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As America Slowly Reopens, Uncertainty and Hope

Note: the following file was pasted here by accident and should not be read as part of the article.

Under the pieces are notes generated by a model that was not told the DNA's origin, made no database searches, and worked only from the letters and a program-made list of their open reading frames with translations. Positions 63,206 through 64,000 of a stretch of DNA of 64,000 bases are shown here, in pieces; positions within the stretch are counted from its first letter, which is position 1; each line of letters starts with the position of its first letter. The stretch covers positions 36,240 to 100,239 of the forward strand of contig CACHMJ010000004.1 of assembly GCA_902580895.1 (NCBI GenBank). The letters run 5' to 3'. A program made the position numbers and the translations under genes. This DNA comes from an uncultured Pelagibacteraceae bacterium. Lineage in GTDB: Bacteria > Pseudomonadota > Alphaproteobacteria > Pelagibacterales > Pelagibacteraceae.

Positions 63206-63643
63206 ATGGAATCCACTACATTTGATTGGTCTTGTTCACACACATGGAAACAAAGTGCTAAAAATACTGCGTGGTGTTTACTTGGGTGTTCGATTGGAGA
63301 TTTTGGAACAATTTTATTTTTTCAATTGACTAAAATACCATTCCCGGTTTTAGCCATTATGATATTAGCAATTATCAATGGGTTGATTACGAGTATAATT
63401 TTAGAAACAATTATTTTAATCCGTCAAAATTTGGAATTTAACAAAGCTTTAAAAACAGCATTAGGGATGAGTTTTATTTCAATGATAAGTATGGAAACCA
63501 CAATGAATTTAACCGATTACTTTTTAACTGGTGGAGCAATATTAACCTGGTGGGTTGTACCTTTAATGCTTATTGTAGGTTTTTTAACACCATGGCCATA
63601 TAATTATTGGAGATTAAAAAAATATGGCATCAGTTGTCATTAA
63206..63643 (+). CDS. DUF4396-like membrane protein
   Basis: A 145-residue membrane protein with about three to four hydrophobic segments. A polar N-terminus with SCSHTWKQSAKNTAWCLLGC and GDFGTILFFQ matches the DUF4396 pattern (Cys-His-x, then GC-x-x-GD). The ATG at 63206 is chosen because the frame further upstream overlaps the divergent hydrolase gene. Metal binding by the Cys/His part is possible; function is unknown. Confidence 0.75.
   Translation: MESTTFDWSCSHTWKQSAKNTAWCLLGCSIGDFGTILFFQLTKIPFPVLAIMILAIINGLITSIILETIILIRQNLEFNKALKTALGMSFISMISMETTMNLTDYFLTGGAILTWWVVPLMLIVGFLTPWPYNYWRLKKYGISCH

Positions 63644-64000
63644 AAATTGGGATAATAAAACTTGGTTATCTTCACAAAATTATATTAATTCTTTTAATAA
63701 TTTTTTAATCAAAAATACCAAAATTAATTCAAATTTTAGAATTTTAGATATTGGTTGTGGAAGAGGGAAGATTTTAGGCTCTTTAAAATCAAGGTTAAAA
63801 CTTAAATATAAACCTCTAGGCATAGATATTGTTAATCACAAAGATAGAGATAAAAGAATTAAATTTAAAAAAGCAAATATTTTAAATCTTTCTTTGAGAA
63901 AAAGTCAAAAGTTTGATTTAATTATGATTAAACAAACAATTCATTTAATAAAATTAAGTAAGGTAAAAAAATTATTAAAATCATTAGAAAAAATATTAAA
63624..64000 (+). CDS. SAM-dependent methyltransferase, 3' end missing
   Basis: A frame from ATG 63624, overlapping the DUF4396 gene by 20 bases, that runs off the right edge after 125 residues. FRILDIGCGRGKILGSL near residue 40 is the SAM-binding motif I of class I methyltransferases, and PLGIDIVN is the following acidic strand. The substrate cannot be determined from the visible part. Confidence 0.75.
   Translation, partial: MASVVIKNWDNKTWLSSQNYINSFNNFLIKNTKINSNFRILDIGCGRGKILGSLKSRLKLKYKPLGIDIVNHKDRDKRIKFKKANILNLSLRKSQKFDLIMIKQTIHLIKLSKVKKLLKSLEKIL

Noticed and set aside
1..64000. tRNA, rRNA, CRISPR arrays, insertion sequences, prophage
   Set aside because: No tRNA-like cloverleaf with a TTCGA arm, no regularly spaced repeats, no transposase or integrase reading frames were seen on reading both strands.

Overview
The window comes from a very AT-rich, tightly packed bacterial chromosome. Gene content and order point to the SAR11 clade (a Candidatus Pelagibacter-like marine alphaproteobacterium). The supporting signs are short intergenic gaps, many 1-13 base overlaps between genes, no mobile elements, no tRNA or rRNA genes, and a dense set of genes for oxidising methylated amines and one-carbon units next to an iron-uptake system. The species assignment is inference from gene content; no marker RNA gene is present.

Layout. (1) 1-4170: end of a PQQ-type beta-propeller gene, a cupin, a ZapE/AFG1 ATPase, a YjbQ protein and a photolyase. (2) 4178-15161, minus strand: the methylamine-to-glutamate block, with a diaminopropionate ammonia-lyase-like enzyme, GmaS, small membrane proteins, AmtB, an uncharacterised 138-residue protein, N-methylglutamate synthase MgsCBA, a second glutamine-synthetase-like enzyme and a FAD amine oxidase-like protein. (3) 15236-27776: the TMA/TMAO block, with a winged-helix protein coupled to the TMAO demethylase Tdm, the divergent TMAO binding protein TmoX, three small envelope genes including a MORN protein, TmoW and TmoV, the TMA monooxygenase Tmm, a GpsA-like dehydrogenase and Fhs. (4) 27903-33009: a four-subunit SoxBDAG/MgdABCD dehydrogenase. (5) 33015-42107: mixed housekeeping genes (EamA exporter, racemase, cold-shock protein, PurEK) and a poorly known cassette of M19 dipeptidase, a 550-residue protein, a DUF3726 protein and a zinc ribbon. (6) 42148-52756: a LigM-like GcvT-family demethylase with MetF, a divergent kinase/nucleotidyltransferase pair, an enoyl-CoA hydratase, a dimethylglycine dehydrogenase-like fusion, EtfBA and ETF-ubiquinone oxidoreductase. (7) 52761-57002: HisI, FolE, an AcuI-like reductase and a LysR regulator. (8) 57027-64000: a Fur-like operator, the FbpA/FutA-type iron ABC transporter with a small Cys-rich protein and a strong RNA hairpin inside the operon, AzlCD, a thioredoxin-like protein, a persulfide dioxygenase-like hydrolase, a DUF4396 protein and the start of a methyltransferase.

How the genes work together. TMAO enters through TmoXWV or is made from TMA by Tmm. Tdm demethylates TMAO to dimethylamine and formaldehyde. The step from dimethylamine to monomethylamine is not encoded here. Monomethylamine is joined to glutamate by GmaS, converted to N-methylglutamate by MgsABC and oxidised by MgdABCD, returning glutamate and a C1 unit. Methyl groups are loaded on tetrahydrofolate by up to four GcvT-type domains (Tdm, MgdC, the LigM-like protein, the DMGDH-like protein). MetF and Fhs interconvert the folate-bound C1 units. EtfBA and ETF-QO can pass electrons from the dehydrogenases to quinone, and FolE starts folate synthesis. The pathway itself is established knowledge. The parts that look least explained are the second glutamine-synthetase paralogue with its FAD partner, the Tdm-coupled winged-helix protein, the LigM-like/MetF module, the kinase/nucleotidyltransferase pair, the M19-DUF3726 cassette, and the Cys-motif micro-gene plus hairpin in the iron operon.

There is some level of reopening in all 50 states this week. Monday’s hopeful news about a potential vaccine rallied stock and debt markets. The rally may have been an overreaction, time will tell. But, both news items illuminate the situation. Various phases of restarting business is under way, with new guidelines that hopefully will prevent a second wave of infections. We are entering another “new normal” of “cautious commerce” until a medical solution is reached. Economists, politicians, policy makers, business leaders and all of society are grappling with the obvious questions about the speed and shape of the recovery. These issues were very starkly raised in yesterday’s fascinating appearance before the Senate of Fed Chair Powell and Treasury Secretary Mnuchin. First off, the CMBS market was mentioned multiple times. Senators asked about “empty malls” and the securitized loans that back them. Powell was asked by Senator Tim Scott, “Why aren’t you doing more for CMBS?” Senator Ben Sasse asked if the Fed was taking “Too much risk in CMBS?” Powell said he is supporting and monitoring CMBS, which is an “important market” but “not every problem can be addressed”. The Fed is only buying AAA bonds and he doesn’t anticipate any haircuts. After the highly watched 60 Minutes appearance, Powell continued to challenge Congress. He reiterated the tough road for the economy ahead and a potential slowing recovery.  Powell called on Congress for further stimulus and reiterated the limits of the Feds power. It comes down (again) to monetary policy and fiscal policy. With the major shock to the economy over the past few months, many businesses (small and large) and governmental entities (states and cities) are reeling. If the Great Recession was basically a massive credit crisis, today’s issue is a solvency crisis. Powell reiterated that the credit markets are flush with liquidity and there is money to lend. But, many potential borrowers are not creditworthy and/or insolvent. Powell has clearly stated many times that the Fed cannot “make grants”. That puts the pressure back on Congress to provide fiscal aid in order to help with solvency. These policies are controversial as the terms “bailout” and “moral hazard” are likely to come up. Stay tuned. By David R. Pascale, Jr. , Senior Vice President at George Smith Partners